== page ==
On the lectures, the suggested neural network is LeNet, but you can do some modification on that architecture to improve your results. Important parts of this project are to realize how sensitive the classifier is regarding its parameters and the amount of data you use to train. Techniques like data augmentation and image pre-processing are needed to have some results on this project.

Another most-have it a GPU enables machine. GPUs are expensive, and certainly, you don’t want to buy one for this course, if you don’t need to. Depending on the size of your training dataset and the neural network architecture, you could finish your project with CPUs, but it is slow. As part of the term, you receive a 50 dollars credit to AWS and the information about how to use a a g2.xlarge EC2 instance to run your project there. There is a tutorial on the lectures on how to ask AWS for this type of machine, and there is an AMI created my Udacity to make your journey a walk in the park. With that type of hardware, you can have a nice number of epochs for training. That is not necessary a good thing because you can overfit your model, but it is a good thing to see how the system behaves without needing to wait for too long. Here is an example of the classifier accuracy per epoch:

Traffic signs classifier accuracy per epoch

Here are the five images I found on the web and its classification:

Web image classification

The classifier made a “mistake” on the center image. That is ok for the project; it doesn’t have to be perfect. My solution for this project could be found on this repo.

Project 3 - Behavioral Cloning

After having so much fun with TensorFlow, the lectures move us a bit away from it to enter on Keras world. Keras provides a higher level of abstraction to build deep neural networks. With a few lines of code, you can code your network. Here is LeNet with Keras:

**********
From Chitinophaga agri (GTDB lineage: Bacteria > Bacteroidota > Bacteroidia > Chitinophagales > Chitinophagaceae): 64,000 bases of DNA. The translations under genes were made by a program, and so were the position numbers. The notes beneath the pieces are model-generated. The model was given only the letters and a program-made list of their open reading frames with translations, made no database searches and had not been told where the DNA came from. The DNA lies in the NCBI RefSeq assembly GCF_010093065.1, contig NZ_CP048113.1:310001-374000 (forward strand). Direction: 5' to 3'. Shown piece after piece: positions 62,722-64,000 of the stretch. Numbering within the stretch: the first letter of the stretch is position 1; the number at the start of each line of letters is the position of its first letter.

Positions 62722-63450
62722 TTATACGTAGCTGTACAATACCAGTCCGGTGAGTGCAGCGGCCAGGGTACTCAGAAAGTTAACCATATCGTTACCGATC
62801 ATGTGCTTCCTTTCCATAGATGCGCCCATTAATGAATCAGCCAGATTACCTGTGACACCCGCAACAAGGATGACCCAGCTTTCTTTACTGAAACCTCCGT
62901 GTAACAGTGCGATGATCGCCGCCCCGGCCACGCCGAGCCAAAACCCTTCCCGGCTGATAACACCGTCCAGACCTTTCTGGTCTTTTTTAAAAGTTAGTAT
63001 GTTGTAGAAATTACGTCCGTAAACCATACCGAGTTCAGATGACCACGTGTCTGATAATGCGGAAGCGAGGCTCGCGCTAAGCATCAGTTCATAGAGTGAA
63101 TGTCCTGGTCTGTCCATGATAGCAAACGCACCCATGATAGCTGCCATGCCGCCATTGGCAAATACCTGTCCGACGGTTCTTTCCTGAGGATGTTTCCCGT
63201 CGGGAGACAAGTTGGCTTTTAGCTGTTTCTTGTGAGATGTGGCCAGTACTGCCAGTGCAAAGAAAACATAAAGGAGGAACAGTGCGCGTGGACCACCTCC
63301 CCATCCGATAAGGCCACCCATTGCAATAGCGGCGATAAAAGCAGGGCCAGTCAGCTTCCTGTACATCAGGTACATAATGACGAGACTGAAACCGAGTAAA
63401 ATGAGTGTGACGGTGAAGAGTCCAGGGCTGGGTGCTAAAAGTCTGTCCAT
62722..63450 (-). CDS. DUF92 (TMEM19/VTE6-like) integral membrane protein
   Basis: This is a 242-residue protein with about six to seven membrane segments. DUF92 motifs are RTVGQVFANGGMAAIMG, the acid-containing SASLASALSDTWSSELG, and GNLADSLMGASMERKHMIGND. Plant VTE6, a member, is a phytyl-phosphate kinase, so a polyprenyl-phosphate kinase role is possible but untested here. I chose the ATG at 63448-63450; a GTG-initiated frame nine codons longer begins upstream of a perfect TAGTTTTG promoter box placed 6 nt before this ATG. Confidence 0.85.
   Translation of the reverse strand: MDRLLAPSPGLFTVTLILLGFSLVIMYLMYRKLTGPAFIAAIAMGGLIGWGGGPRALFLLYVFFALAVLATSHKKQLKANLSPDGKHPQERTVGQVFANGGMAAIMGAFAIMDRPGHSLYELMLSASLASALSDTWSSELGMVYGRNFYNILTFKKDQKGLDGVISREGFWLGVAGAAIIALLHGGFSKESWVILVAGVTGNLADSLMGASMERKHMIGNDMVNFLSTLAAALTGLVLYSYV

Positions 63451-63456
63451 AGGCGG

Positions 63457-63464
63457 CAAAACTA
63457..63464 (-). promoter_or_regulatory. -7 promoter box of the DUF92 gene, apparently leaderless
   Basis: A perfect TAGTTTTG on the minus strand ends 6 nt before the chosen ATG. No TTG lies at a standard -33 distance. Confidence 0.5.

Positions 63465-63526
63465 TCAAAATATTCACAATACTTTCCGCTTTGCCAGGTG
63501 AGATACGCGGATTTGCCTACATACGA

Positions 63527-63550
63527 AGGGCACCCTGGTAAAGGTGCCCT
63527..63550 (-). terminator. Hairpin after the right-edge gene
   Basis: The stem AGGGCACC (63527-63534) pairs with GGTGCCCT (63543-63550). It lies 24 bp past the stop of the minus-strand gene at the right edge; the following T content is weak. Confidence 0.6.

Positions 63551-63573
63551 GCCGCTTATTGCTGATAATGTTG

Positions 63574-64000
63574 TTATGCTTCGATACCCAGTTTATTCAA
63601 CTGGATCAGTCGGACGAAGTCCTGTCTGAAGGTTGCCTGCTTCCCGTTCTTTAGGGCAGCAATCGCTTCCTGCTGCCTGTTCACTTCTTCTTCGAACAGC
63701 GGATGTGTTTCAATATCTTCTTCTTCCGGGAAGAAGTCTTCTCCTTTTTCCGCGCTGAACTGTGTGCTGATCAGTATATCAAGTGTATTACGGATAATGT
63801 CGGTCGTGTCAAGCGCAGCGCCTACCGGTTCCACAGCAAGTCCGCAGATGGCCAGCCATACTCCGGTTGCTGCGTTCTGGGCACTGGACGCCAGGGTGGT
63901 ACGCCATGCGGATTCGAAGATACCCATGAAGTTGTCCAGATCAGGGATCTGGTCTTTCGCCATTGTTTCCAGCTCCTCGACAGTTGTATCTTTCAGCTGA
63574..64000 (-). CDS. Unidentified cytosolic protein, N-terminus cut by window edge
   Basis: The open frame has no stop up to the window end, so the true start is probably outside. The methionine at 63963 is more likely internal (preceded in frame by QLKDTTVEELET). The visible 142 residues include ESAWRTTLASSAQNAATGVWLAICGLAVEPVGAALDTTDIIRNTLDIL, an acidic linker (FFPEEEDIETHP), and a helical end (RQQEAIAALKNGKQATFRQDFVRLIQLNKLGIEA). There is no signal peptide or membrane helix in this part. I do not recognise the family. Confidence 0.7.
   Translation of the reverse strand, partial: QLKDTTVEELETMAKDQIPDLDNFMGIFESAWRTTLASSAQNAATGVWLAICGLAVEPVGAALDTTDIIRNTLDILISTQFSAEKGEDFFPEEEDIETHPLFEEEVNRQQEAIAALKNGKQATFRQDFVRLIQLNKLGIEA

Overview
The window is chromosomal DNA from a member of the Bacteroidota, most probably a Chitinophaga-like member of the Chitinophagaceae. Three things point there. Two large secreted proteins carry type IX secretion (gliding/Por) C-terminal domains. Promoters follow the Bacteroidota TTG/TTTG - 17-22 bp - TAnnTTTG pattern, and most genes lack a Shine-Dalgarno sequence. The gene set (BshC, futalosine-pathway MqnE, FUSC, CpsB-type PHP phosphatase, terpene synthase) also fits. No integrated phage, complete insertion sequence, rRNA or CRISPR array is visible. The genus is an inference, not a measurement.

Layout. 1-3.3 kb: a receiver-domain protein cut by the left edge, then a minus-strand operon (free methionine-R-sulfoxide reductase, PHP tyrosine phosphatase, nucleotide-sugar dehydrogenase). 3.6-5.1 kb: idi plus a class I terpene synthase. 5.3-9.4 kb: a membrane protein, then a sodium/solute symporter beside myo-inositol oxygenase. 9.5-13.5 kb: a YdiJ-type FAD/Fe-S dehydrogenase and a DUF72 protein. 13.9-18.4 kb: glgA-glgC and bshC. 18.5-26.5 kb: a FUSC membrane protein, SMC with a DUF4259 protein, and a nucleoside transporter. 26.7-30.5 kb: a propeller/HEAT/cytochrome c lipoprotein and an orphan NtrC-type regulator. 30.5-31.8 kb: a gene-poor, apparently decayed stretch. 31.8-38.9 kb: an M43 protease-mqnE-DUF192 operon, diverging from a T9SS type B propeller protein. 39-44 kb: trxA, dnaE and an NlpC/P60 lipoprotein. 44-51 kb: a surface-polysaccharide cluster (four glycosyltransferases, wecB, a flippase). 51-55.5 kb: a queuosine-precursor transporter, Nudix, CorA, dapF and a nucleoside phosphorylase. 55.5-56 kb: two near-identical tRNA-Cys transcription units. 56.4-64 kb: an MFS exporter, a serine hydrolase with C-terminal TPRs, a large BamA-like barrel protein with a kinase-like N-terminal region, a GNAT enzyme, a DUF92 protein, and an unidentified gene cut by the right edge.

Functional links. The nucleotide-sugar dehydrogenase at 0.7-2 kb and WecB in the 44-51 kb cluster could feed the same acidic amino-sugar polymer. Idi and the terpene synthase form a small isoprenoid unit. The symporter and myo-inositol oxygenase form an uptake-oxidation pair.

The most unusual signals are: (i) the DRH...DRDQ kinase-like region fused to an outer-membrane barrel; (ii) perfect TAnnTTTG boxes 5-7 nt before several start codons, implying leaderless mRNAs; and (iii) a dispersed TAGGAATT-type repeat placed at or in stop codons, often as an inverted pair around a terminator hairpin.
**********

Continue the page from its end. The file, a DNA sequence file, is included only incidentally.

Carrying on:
This time, the project is not related to image processing… not really. Udacity provides a car simulation. More or less like a race car game. On the game, the car has three cameras. You need to drive the car and store the images of those cameras and, in conjunction a dataset available on the lectures, train your neural network drive the car. It is a cool project. All the plumbing is done for you to make that happen. You need to create the model and save it to a file, and there are a couple of other files you use to make that model available for the game. In this case, the lectures introduce another neural network architecture created by the NVIDIA Autonomous group . Here is a visual representation of how that network looks like:

NVIDIA model

This type of end-to-end experience is rewarding because you can see your car driving there and it is like cheering for your team: Go go go… no!!! No, the lake again!!!! and yes, the car goes to the lake at the beginning, but no fear that just means you have to train your network better.

For this project, you need to have as many training images as you can. I spent some time driving the car and getting used to the simulator(as I am not a gamer, it was challenging for me). There are two different tracks. The first one is the one the project is evaluated on and the second one is more challenging, but it could be used. All these training images need to be scp to your EC2 instance with GPU because the training on CPU is extremely slow. I tried to train locally, and the estimation time for a single epoch was more than 1000 seconds. On AWS, the same epoch was finish in 170 seconds. I decided to try a differ approach this time to fight overfitting, instead of modifying the NVIDIA team network architecture with dropout regularization or other techniques, I tried to keep my training epochs really small, only three of them. With that approach and data from both tracks going back and forward and using the car’s three cameras, the model was able to drive the car all the way on both tracks without problems. Here the mean squared error loss graph for the training: